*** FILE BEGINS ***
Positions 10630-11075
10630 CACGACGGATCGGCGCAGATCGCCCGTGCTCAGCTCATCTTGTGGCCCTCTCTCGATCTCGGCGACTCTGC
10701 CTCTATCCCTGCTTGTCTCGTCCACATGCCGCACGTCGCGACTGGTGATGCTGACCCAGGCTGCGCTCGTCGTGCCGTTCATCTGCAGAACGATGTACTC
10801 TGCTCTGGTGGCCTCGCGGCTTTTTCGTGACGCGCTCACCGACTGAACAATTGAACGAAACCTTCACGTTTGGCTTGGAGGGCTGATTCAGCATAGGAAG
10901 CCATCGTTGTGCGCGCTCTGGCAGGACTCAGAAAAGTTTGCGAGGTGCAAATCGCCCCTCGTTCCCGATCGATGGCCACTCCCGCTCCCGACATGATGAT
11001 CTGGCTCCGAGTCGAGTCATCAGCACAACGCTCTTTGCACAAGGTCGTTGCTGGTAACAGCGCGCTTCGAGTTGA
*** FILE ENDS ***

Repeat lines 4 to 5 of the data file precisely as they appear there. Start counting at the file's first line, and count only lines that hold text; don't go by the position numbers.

10801 TGCTCTGGTGGCCTCGCGGCTTTTTCGTGACGCGCTCACCGACTGAACAATTGAACGAAACCTTCACGTTTGGCTTGGAGGGCTGATTCAGCATAGGAAG
10901 CCATCGTTGTGCGCGCTCTGGCAGGACTCAGAAAAGTTTGCGAGGTGCAAATCGCCCCTCGTTCCCGATCGATGGCCACTCCCGCTCCCGACATGATGAT